by Luke Baumgarten & r & & r & I Hate Clean Albums


For reasons I won't reveal (self-incrimination, y'all), I spent part of the week listening to the clean version of Kanye West's new album Graduation, then switched to the (dirty, filthy, immoral) regular version (see the review, page 45).





The experience led me to conclude that, while clean albums purport to be a savior of our nation's youth, they are, in fact, a crime against humanity. The reasoning is two-fold: One, they don't do their job. Cleaned up, Graduation sounds terrible, jerky, spotty and totally unlistenable. Worse, it doesn't actually get rid of the supposed immorality Tipper Gore and the clingy parents of America wring their hands over. Clean versions censor cursing, not artists' sly allusions to misogyny, violence and drugs. In Graduation, the F**k is censored a dozen times (kinda like we just did...), while countless direct references to drunken debauchery and casual sex aren't. The idea that we're protecting kids against some kind of immorality, then, is stupid. We're just cutting out the swears.





More importantly, clean versions irreparably corrupt the art, making it less than was intended by the artist. It obscures meaning and disrupts rhythm. That, in turn, teaches kids to treat art more as a commodity than an aesthetic experience. Stay with me.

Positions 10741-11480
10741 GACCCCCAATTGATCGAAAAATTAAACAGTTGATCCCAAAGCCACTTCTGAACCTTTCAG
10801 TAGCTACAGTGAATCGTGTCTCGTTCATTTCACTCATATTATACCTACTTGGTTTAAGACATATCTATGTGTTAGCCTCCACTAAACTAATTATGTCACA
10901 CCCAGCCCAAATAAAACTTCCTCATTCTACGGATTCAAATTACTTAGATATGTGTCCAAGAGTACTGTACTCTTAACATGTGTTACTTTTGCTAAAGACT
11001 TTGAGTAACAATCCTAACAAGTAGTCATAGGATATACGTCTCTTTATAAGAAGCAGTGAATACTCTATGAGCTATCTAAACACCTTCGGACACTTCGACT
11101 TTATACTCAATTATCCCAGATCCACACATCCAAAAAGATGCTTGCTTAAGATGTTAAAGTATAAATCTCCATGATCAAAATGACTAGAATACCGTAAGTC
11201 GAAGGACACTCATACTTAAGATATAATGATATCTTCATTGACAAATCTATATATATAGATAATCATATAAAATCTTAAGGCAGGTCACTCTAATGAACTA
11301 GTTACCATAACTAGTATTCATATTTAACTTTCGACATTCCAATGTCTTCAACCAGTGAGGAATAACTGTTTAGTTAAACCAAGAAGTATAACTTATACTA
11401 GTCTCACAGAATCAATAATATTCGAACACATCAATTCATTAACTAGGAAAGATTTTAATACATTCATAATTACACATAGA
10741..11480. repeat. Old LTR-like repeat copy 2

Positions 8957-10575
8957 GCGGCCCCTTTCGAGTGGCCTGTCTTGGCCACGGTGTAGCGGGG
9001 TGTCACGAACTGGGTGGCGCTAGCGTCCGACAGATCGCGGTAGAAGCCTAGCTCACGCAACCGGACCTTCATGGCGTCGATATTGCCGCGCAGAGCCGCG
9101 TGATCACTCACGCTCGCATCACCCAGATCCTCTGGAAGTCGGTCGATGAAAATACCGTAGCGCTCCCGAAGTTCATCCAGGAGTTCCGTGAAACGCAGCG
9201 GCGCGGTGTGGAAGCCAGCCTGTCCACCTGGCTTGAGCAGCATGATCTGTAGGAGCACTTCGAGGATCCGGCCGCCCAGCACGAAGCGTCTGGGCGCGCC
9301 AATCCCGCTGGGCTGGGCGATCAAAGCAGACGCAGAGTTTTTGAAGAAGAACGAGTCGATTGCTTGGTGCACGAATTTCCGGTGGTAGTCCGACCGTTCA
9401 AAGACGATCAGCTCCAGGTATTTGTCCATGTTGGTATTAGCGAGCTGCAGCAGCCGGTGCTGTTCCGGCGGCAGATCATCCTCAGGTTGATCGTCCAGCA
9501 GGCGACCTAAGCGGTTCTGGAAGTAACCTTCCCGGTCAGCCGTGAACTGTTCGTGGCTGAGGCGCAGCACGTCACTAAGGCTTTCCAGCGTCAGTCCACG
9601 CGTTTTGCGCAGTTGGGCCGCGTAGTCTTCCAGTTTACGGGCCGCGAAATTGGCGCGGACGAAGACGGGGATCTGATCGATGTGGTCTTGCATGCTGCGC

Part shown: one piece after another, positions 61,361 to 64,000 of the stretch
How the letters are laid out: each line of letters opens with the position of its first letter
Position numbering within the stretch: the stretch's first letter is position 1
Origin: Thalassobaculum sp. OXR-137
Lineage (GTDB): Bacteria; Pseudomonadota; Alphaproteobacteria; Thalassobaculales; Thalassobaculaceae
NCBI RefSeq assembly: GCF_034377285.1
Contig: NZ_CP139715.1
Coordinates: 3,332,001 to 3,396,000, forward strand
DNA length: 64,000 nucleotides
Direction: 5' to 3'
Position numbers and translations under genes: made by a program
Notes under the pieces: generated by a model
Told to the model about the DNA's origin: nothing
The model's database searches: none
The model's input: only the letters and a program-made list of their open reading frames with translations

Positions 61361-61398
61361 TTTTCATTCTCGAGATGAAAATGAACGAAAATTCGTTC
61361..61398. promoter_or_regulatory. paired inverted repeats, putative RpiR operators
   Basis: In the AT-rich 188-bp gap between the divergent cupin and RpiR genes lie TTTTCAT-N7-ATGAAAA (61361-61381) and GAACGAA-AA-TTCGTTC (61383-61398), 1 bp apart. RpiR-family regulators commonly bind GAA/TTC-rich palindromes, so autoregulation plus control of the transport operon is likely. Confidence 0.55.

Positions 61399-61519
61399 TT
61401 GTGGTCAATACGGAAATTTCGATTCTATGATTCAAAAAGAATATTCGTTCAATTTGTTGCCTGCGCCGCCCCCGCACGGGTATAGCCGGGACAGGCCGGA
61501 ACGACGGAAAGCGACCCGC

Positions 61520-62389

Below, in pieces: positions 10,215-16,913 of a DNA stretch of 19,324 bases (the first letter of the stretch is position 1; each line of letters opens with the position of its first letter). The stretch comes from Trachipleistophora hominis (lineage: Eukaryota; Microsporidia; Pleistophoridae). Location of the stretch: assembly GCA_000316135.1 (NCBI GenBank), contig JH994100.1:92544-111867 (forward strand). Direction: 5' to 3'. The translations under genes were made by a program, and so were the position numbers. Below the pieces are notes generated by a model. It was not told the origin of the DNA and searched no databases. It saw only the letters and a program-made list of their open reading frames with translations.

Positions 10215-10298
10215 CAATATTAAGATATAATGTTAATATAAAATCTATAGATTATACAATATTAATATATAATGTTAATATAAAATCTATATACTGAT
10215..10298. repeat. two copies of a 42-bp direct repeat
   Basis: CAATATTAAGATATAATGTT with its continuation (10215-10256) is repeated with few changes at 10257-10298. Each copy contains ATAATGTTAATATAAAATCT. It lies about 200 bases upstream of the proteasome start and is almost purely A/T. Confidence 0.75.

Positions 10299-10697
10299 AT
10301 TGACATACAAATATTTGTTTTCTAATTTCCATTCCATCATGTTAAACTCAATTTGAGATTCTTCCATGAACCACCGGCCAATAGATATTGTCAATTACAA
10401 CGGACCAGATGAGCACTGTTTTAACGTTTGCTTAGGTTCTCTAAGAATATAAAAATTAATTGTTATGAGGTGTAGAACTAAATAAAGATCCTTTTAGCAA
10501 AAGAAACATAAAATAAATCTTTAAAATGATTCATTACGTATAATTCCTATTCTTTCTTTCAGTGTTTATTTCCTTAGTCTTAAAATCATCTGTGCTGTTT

Junior wants an album, but mom doesn't want to buy it because of the advisory label (and joints like Hastings won't sell it to him without an adult). Labels, seeing this unserved market, take out all the offending words -- "shit", sometimes "hell" and "ass" -- take off the advisory, and ship to stores. Labels make the same money either way -- with "objectionable" content or without -- and the art/commerce balancing act takes a decided dip toward commerce (like it needed help). Mom (or the clerk at Hastings), seeing no warning label, lets Junior cop the clean version.





The lesson the kid takes away, then, is that experiencing the art isn't important, it's possessing the art -- in whatever mangled form it takes to get the parental advisory sticker removed -- that matters. Eazy-E is rolling over in his grave.

American Inheritance: Unpacking World War II @ Northwest Museum of Arts & Culture

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About The Author

Luke Baumgarten

Luke Baumgarten is commentary contributor and former culture editor of the Inlander. He is a creative strategist at Seven2 and co-founder of Terrain.